The American Bass, Kevin Thompson, possesses a commanding stage presence and a voice with extraordinary range, depth, and color: "A mountain of a voice, with resonance from the Escorial of Philip II, the throne of Boris Godunov, and the majestic court of Sarastro… Thompson delivered all the goods...” (San Francisco Classical Voice).
The 2018-2019 season begins with Mr. Thompson returning to Odyssey Opera as King Soliman in La Reine de Saba by Gounod. He returns to Santa Barbara to perform in concert for the company’s Silver Anniversary Gala; concert with Knoxville Handel Society; and returned to Opera Kiel for the Opernball 2019 where the reviewer wrote: "Star of the main program the American opera singer Kevin Thompson, whose impressive bass elicited from the audience cheers." (Kieler Nachrichten). He debuts with New Orleans Opera as Sparafucile in Rigoletto and at the Bard Music Festival in Korngold’s Das Wunder der Heliane with Maestro Leon Botstien. He begin his 2017-2018 season with debuts with Odyssey Opera as Thibaut in Maid of Orleans by Tchaikovsky and the Verdi Requiem with Chautauqua Institution. Return engagements include Ramfis in Aida with Knoxville Opera, Raimondo in Lucia di Lammermoor with Bob Jones University and Judas in Thy Will Be Done with National Chorale at Lincoln Center. He will also sing Baldasserre in La Favorita with the New Amsterdam Opera, Hadyn's Lord Nelson's Mass and Schubert's Mass in C at Carnegie Hall.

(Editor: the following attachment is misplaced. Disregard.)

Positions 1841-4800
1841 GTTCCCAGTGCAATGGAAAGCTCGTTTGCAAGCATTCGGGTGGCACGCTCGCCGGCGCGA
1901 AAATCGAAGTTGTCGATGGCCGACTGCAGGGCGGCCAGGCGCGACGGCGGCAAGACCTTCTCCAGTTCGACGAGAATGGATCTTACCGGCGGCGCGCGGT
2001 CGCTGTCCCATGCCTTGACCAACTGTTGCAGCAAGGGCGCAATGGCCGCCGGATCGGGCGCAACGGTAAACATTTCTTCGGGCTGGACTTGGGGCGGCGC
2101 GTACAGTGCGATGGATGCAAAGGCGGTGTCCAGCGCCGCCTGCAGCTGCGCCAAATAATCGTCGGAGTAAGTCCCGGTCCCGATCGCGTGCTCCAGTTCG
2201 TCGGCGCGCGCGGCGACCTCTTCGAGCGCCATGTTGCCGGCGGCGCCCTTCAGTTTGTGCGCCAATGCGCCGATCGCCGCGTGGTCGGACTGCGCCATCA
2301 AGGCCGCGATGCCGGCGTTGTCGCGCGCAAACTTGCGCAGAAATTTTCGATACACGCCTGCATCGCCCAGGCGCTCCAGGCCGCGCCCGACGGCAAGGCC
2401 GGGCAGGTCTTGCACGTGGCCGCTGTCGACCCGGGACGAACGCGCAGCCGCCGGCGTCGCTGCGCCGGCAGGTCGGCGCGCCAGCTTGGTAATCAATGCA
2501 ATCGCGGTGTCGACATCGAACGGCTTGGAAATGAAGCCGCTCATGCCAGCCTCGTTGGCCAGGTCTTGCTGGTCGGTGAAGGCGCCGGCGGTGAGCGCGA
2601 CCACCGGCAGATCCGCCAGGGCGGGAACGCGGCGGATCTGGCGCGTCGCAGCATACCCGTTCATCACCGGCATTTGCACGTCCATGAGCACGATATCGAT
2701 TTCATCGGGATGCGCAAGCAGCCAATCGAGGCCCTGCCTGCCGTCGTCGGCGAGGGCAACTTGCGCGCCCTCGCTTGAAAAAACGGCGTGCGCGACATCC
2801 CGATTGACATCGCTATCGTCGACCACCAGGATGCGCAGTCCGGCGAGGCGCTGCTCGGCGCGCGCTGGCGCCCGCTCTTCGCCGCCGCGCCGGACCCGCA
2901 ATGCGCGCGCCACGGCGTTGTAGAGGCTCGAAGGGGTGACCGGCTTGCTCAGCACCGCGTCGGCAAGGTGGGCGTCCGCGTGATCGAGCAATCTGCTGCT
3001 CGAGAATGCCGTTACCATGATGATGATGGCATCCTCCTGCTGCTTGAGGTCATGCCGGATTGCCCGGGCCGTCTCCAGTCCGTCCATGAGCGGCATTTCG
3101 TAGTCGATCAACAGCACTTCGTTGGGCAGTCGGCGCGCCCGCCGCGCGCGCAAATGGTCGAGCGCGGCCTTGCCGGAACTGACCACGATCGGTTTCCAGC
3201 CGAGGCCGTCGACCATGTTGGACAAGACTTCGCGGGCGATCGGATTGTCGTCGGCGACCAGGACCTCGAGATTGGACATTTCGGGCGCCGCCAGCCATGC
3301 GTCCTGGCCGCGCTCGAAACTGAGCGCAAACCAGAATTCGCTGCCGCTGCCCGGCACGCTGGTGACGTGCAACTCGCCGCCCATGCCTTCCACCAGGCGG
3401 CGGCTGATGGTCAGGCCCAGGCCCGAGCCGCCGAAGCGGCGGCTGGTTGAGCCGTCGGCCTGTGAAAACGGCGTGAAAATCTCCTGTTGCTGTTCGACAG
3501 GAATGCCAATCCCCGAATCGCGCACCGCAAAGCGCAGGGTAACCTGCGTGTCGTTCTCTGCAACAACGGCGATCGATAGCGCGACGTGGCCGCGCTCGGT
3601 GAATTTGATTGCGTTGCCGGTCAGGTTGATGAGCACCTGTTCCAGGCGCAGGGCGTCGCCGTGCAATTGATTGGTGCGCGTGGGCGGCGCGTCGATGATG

Last season (2016-2017), Mr. Thompson enjoyed a return engagement at New York City Opera reprising the role of the Old Gypsy in Aleko, a performance praised as “stentorian” by the New York Times. Company debuts included Don Basilio in Il Barbiere di Siviglia with Opera Hong Kong; Angelotti in Tosca with Opera Tampa and a role debut as Banquo in Macbeth. Other performances included with the St. Louis Symphony in the Mozart Requiem; with Tallahassee Symphony in the Verdi Requiem.
During the 2015-16 season Mr. Thompson made numerous role and company debuts including with the National Philharmonic Stefano Colona in Wagner’s Rienzi a performance praised by the Washington Post as “stentorian in the best sense”; with Opera Carolina as as The Old Gypsy in Rachmaninoff Aleko; “the vocal highlight of the opera” (Classical Voice North Carolina); with Festival Opera and the Oakland Symphony as Osmin in Die Entführung aus dem Serail; “powerful, capacious and indefatigable singing…handled it all with terrifying ease”(San Francisco Chronicle); with the Colour of Music Festival in the Beethoven Ninth Symphony; with the National Chorale at Lincoln Center in the Verdi Requiem. He returned to Opera Santa Barbara as Il Commendatore in Don Giovanni; ; returned to New York City Opera in the cast of Tosca for the Company’s reopening at Lincoln Center where he will also make his role debut as The Capitán in Catan’s Florencia en el Amazonas.